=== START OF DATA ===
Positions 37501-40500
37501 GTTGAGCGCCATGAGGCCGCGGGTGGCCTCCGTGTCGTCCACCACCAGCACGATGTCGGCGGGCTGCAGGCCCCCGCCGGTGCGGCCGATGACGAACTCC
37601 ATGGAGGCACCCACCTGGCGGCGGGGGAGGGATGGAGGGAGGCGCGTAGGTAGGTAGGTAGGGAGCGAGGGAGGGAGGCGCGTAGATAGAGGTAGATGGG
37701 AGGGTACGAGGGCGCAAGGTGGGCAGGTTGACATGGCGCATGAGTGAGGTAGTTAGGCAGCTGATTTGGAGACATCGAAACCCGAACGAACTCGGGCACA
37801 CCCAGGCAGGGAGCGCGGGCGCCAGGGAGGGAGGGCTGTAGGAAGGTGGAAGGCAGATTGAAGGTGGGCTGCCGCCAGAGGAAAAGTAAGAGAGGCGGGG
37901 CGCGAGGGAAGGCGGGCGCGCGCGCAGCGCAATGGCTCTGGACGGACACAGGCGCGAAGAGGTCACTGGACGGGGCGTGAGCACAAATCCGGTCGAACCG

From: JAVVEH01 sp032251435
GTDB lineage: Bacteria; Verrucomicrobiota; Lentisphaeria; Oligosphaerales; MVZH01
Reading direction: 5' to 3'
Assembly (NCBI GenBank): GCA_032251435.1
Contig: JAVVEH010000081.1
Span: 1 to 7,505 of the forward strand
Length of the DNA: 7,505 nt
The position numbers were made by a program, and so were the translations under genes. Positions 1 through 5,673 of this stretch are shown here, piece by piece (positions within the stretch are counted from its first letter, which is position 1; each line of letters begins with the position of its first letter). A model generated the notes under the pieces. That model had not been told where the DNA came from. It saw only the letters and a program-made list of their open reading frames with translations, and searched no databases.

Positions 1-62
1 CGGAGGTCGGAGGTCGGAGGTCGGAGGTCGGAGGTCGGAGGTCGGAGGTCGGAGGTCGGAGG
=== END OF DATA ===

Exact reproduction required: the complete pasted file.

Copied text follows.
Positions 37501-40500
37501 GTTGAGCGCCATGAGGCCGCGGGTGGCCTCCGTGTCGTCCACCACCAGCACGATGTCGGCGGGCTGCAGGCCCCCGCCGGTGCGGCCGATGACGAACTCC
37601 ATGGAGGCACCCACCTGGCGGCGGGGGAGGGATGGAGGGAGGCGCGTAGGTAGGTAGGTAGGGAGCGAGGGAGGGAGGCGCGTAGATAGAGGTAGATGGG
37701 AGGGTACGAGGGCGCAAGGTGGGCAGGTTGACATGGCGCATGAGTGAGGTAGTTAGGCAGCTGATTTGGAGACATCGAAACCCGAACGAACTCGGGCACA
37801 CCCAGGCAGGGAGCGCGGGCGCCAGGGAGGGAGGGCTGTAGGAAGGTGGAAGGCAGATTGAAGGTGGGCTGCCGCCAGAGGAAAAGTAAGAGAGGCGGGG
37901 CGCGAGGGAAGGCGGGCGCGCGCGCAGCGCAATGGCTCTGGACGGACACAGGCGCGAAGAGGTCACTGGACGGGGCGTGAGCACAAATCCGGTCGAACCG

From: JAVVEH01 sp032251435
GTDB lineage: Bacteria; Verrucomicrobiota; Lentisphaeria; Oligosphaerales; MVZH01
Reading direction: 5' to 3'
Assembly (NCBI GenBank): GCA_032251435.1
Contig: JAVVEH010000081.1
Span: 1 to 7,505 of the forward strand
Length of the DNA: 7,505 nt
The position numbers were made by a program, and so were the translations under genes. Positions 1 through 5,673 of this stretch are shown here, piece by piece (positions within the stretch are counted from its first letter, which is position 1; each line of letters begins with the position of its first letter). A model generated the notes under the pieces. That model had not been told where the DNA came from. It saw only the letters and a program-made list of their open reading frames with translations, and searched no databases.

Positions 1-62
1 CGGAGGTCGGAGGTCGGAGGTCGGAGGTCGGAGGTCGGAGGTCGGAGGTCGGAGGTCGGAGG